The effects of anemia on pregnancy outcome in patients with pyelonephritis.
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OBJECTIVE: Pyelonephritis is a common infectious morbidity of pregnancy. Though anemia is commonly associated with pyelonephritis, there are little data describing the effect of pyelonephritis with anemia on pregnancy outcomes. The purpose of this study was to further assess the association of anemia with infectious morbidity and pregnancy complications among women with pyelonephritis. STUDY DESIGN: We conducted a retrospective cohort study of pregnant women admitted to Duke University Hospital between July 2006 and May 2012 with pyelonephritis. Demographic, laboratory, and clinical data from the subject's pregnancy and hospitalizations were analyzed. Patients with pyelonephritis and anemia (a hematocrit < 32) were compared to those without anemia. Descriptive statistics were used to compare the two groups. RESULTS: 114 pregnant women were admitted with pyelonephritis and 45 (39.5%) had anemia on admission. There was no significant difference in age, race, preexisting medical conditions, or urine bacterial species between patients with anemia and those without. Women with anemia were more likely to deliver preterm (OR 3.3 (95% CI 1.07, 11.4), P = 0.04). When controlling for race and history of preterm delivery, women with anemia continued to have increased odds of preterm birth (OR 6.0, CI 1.4, 35, P = 0.012). CONCLUSION: Women with pyelonephritis and anemia are at increased risk for preterm delivery.
Pregnancy Complications, Infectious
Published Version (Please cite this version)10.1155/2013/780960
Publication InfoDotters-Katz, Sarah K; Grotegut, Chad A; & Heine, R Phillips (2013). The effects of anemia on pregnancy outcome in patients with pyelonephritis. Infect Dis Obstet Gynecol, 2013. pp. 780960. 10.1155/2013/780960. Retrieved from https://hdl.handle.net/10161/11094.
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Assistant Professor of Obstetrics and Gynecology
My passion is for medical education. As a resident, I was recognized for excellence in teaching by the medical students during all four years of my training, and completed the “Resident as Teacher” program during that time as well. I have obtained my Masters of Medical Health Professions Education from Eastern Virginia Medical School from 2016-2017. During that time, I also completed the University of North Carolina Faculty Scholars program and was inducted into the University of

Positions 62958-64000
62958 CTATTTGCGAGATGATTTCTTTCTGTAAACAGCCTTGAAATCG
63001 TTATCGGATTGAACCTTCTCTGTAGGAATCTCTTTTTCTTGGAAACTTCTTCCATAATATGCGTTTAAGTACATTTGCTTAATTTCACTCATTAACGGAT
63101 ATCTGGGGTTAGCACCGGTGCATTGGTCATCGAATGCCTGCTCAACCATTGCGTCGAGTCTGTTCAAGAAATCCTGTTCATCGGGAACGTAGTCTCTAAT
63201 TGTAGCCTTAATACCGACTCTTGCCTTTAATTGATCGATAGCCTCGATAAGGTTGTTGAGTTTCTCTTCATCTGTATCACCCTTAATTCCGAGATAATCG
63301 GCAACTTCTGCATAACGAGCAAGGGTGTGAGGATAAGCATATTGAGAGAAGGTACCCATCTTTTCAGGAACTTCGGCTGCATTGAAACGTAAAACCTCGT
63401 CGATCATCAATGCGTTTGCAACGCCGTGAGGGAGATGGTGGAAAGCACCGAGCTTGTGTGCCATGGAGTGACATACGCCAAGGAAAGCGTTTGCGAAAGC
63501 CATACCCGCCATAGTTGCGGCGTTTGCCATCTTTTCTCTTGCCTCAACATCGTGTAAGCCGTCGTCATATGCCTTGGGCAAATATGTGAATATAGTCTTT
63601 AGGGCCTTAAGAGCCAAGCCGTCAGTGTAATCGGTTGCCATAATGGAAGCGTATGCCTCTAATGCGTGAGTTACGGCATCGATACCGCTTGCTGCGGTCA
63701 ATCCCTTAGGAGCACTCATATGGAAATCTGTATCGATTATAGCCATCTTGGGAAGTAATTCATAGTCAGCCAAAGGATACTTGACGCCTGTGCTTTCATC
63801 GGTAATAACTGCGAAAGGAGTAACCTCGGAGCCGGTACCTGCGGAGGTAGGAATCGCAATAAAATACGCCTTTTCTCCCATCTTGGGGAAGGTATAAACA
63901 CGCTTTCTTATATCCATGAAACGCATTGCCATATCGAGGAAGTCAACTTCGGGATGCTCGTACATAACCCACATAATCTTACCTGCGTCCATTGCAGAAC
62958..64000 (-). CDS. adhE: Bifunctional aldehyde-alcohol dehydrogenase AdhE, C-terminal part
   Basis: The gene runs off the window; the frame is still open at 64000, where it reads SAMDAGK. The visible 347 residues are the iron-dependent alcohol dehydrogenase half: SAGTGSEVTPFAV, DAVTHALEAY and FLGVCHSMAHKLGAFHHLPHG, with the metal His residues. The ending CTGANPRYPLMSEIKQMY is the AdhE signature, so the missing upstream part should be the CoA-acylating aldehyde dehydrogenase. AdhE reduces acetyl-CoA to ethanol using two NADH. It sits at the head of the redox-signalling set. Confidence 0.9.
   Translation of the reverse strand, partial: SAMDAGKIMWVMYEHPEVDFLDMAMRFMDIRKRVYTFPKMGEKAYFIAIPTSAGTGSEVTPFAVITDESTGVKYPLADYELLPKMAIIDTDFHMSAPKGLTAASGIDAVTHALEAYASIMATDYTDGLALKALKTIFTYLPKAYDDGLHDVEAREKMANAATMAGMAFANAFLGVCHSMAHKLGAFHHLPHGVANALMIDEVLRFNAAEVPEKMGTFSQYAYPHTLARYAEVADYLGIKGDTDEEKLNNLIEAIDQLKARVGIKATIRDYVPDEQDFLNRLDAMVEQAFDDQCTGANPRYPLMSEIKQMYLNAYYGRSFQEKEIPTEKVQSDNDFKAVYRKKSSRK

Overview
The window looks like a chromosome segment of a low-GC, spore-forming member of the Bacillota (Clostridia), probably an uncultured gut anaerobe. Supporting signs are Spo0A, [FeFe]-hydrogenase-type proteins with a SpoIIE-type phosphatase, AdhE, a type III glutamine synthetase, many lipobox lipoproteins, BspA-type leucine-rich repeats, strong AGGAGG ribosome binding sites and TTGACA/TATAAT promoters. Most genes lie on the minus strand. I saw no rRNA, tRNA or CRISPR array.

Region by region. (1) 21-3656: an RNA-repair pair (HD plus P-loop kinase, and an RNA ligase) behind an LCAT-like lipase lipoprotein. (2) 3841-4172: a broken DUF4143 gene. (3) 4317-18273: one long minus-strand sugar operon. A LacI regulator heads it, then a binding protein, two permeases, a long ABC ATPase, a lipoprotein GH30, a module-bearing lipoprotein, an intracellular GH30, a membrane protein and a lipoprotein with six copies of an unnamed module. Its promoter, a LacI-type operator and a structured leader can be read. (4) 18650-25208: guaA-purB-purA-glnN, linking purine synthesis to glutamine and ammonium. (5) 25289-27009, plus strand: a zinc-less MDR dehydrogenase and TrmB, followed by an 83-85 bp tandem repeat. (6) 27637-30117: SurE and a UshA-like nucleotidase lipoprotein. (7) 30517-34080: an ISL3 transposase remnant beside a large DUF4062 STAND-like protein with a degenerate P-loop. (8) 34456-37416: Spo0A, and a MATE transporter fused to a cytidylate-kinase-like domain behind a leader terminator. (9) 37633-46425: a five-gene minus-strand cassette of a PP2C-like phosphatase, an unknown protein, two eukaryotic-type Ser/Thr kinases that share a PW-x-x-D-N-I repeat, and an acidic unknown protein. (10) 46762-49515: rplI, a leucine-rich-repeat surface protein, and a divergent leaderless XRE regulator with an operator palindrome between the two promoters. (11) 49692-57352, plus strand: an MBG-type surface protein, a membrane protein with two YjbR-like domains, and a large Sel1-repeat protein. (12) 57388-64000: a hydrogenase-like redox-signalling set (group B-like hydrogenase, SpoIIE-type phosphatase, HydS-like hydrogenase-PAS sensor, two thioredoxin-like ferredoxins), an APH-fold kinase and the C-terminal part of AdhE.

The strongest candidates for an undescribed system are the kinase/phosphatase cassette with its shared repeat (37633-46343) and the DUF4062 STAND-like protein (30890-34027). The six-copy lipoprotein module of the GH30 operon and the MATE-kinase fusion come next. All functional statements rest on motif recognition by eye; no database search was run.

Associate Professor of Obstetrics and Gynecology
I am a specialist in maternal-fetal medicine, which is a subspecialty of OB/GYN that focuses on the care of women with high-risk pregnancies. I serve as the Medical Director of the Labor and Delivery Unit at Duke University Hospital. In that role, and together with our outstanding unit team members, we have the opportunity to help women and their families ensure that they have the safest and best labor and delivery experience possible. My specific clinical int
Professor of Obstetrics and Gynecology
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Dotters-Katz, Sarah K; Patel, Emily; Grotegut, Chad A; Heine, R Phillips (Infect Dis Obstet Gynecol, 2015)OBJECTIVES: Physiologic and immunologic changes in pregnancy result in increased susceptibility to infection. These shifts are more pronounced in pregnancies complicated by multiple gestation. The objective of this study ...
Bates, Shannon M; Middeldorp, Saskia; Rodger, Marc; James, Andra H; Greer, Ian (J Thromb Thrombolysis, 2016-01)Venous thromboembolism (VTE), which may manifest as pulmonary embolism (PE) or deep vein thrombosis (DVT), is a serious and potentially fatal condition. Treatment and prevention of obstetric-related VTE is complicated by ...
Grotegut, Chad A; Chisholm, Christian A; Johnson, Lauren NC; Brown, Haywood L; Heine, R Phillips; James, Andra H (PLoS One, 2014)OBJECTIVE: The number of women aged 45 and older who become pregnant is increasing. The objective of this study was to estimate the risk of medical and obstetric complications among women aged 45 and older. METHODS: The ...